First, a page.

Macro Photography

Macro photography is an extreme close-up of something small and showcases tiny objects with incredible detail. Technically, all you need for macro photography is a lens that can focus close to your subject.

My setup is a hybrid of Sony and Canon

Using a Sony a6500 (shutter speed is 11 fps) coupled to a Canon EF 100mm f2.8 is macro lens with Godox flash and cone diffuser for field based stacked focus macro photography. Coupling is via the Sigma MC-11 auto adapter.


Dedicated Lenses

A macro lens is a lens that specifically allows you to focus extremely close to a subject at a ratio of 1:1 (and sometimes greater) with respect to the camera’s sensor size.

Extension tubes

Extension tubes for macro photography allow you to shift the focus zone of the lens you’re using so that the smallest of items are crystal clear. You can use bellows for variable extension and greater magnification but are better suited in the studio than in the field.

Focus stacking

Focus stacking is an in camera technique where we take a number of shots at different focus planes. This is usually set at the closest point of the subject and we gradually move the focus forward (to cover the range of subject you want in focus) by either moving the camera or changing the focus with the focus ring. There are pros and cons with each technique and successful blends.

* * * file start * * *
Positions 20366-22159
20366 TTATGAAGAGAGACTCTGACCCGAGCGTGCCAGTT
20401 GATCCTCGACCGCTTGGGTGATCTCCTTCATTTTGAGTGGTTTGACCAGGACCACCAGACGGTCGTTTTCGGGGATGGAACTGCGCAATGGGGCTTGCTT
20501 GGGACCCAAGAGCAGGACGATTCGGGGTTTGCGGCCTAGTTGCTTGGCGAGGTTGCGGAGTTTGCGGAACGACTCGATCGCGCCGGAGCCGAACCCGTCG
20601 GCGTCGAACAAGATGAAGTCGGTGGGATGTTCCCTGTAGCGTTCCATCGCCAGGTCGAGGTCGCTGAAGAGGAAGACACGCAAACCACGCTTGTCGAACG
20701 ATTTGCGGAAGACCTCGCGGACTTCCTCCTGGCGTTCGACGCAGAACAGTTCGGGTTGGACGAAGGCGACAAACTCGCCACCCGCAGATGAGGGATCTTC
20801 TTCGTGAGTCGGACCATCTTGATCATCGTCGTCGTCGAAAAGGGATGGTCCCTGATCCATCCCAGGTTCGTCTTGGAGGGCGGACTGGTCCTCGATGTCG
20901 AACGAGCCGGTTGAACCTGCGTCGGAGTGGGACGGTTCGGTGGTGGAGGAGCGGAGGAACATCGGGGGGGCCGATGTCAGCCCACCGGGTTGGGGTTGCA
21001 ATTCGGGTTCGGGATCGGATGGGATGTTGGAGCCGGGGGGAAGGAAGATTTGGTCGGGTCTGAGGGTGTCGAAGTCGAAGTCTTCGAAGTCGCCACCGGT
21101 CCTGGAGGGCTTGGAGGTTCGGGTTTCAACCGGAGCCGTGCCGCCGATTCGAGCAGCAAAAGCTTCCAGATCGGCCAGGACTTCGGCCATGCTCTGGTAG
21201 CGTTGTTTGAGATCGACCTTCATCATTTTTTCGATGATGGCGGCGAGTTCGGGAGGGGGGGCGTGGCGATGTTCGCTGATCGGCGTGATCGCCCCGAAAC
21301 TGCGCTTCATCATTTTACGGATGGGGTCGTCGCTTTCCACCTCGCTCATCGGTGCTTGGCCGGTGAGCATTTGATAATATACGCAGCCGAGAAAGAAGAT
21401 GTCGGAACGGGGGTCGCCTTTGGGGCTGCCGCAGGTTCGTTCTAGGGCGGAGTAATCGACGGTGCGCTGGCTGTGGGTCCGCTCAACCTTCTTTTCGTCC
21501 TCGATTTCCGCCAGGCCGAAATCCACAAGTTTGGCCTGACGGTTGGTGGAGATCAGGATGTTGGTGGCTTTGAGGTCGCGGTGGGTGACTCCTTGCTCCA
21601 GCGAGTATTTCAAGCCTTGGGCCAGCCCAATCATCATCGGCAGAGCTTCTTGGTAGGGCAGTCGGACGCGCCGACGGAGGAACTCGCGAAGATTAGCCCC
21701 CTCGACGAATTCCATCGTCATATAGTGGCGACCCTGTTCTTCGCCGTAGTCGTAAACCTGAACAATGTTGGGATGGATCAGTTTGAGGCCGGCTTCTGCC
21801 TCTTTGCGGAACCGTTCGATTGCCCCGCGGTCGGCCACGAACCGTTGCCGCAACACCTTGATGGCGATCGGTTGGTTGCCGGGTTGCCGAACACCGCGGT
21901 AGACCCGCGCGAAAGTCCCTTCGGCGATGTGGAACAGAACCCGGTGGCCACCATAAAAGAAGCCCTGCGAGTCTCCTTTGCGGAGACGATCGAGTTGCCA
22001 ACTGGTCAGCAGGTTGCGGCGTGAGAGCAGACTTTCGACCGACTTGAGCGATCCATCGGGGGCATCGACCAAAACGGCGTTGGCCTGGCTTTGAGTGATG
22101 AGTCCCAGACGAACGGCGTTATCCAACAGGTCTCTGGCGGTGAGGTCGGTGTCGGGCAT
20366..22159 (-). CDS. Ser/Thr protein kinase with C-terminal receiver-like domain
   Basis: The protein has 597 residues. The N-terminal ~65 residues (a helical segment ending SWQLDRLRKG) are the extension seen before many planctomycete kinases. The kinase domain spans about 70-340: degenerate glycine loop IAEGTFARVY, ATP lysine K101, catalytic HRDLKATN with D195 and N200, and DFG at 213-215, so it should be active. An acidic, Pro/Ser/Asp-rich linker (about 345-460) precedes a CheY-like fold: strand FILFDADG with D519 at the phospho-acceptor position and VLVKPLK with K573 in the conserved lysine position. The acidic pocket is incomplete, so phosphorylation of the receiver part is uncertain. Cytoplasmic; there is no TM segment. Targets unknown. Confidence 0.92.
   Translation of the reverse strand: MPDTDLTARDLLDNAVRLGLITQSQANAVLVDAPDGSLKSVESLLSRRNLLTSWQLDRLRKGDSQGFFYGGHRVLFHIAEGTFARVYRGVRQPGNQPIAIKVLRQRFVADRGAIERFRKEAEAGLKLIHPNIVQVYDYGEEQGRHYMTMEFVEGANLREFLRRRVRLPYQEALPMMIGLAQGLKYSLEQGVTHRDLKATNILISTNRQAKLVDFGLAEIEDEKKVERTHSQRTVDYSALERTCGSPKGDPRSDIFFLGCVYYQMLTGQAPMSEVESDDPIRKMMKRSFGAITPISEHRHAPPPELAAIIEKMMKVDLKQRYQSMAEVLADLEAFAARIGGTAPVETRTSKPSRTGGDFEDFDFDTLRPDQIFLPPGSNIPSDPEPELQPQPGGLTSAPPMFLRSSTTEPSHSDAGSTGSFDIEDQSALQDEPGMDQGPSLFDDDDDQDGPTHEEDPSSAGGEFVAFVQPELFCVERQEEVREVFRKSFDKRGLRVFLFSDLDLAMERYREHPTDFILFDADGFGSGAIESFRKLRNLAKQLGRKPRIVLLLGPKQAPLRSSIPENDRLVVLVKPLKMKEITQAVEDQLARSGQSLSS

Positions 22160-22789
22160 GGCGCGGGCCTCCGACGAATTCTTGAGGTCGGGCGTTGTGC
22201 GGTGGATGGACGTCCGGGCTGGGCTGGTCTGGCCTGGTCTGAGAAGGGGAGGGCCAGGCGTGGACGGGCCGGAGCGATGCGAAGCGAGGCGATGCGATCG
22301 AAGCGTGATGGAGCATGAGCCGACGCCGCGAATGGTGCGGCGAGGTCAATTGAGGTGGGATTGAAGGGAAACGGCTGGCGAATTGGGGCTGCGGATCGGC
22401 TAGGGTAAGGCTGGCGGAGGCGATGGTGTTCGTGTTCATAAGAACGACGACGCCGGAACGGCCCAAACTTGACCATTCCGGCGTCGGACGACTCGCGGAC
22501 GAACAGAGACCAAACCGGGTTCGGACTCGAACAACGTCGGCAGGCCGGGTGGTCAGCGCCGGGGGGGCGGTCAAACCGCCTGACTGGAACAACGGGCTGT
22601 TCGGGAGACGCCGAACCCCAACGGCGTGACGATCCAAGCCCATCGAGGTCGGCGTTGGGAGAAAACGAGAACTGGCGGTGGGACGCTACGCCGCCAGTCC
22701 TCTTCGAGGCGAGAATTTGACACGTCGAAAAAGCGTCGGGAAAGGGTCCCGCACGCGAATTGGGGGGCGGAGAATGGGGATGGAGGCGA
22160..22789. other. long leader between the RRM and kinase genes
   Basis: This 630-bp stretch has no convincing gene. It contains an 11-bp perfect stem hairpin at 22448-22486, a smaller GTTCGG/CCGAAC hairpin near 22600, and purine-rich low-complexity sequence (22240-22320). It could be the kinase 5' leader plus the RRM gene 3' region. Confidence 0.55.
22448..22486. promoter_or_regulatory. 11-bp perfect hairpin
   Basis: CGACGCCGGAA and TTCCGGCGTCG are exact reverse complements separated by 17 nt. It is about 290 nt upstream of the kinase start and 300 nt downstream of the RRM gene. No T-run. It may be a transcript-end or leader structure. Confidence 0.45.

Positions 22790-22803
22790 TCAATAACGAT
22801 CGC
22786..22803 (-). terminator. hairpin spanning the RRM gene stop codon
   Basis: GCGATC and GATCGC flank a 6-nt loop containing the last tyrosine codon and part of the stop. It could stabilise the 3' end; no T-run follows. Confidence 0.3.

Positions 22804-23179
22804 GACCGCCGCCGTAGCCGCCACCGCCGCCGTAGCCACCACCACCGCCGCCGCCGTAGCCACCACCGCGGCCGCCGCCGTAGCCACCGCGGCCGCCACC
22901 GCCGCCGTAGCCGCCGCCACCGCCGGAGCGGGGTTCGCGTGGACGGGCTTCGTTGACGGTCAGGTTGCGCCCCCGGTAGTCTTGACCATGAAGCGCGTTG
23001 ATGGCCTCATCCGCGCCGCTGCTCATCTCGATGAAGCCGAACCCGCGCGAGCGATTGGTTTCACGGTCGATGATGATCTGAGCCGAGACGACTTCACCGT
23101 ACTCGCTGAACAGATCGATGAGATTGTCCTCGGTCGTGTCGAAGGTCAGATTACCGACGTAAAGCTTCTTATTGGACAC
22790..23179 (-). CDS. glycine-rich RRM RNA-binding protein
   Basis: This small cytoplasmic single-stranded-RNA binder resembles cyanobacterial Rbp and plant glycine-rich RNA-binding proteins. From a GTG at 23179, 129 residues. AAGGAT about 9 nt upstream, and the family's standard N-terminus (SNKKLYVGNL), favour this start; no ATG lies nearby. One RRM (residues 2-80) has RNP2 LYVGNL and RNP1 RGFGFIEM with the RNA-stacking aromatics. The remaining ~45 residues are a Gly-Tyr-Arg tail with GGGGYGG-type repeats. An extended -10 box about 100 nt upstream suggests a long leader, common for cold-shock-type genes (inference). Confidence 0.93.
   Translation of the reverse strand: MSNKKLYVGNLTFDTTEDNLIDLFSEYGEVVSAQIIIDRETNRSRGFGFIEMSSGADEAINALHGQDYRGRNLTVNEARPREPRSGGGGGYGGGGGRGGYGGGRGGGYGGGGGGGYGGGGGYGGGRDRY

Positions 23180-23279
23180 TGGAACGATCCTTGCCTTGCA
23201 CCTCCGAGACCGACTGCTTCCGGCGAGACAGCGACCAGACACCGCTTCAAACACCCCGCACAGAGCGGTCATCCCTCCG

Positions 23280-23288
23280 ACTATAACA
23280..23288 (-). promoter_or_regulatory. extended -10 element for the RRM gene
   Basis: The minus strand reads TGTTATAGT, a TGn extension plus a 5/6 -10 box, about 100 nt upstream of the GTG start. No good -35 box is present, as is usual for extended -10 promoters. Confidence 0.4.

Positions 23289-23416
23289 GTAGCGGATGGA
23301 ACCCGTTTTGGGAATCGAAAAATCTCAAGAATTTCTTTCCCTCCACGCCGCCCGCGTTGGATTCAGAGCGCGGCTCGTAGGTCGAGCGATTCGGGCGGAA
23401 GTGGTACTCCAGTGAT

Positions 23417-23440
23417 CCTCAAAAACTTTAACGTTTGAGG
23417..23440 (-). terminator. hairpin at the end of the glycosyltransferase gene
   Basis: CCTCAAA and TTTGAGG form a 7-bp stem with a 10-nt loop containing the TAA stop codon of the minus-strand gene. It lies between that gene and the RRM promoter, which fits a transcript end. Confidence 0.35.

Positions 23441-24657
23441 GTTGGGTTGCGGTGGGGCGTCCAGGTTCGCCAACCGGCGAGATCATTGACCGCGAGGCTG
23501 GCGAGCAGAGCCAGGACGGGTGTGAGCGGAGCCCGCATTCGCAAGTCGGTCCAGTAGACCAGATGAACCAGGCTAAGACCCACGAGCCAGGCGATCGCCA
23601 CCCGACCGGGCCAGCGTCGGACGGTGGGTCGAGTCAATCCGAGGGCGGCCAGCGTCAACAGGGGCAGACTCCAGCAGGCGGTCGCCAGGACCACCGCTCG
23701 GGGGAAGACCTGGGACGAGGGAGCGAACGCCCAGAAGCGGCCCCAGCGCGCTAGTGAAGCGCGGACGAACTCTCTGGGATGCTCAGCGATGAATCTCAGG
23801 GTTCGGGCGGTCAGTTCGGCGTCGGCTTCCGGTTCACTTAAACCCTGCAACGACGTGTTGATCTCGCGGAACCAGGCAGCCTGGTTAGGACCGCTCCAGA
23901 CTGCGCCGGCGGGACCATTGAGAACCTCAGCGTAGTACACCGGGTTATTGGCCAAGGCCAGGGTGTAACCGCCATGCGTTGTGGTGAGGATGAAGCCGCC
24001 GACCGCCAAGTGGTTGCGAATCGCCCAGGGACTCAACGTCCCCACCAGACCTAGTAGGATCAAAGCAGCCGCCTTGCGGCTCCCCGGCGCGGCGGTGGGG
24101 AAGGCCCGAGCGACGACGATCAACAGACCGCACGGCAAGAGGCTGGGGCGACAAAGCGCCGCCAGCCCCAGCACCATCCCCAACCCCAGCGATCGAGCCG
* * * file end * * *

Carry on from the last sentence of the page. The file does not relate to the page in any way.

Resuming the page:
Lighting and diffusers

Using a light diffuser for macro photography has many benefits. It will soften the light preventing harsh highlights and lessen hotspots on reflective surfaces.

Focus rails

For studio work a focus rail really helps however in the field it doesn’t really help with so many variables hand held focus stacking is probably better.


The goal of focus stacking is to take a photo of as many in-focus slices as you can and then Photoshop (there are other software like Zerene Stacker and Helicon) matches them together into a fully in-focus composite.

We are looking for a good selection of images that cover the subject for focus.

Retouching typically ghosting and where the subject moved and the blend wasn’t perfect.

The techniques for successful macro photography are widely cover on Youtube this page may only be here initially as I don’t intend to go into great detail.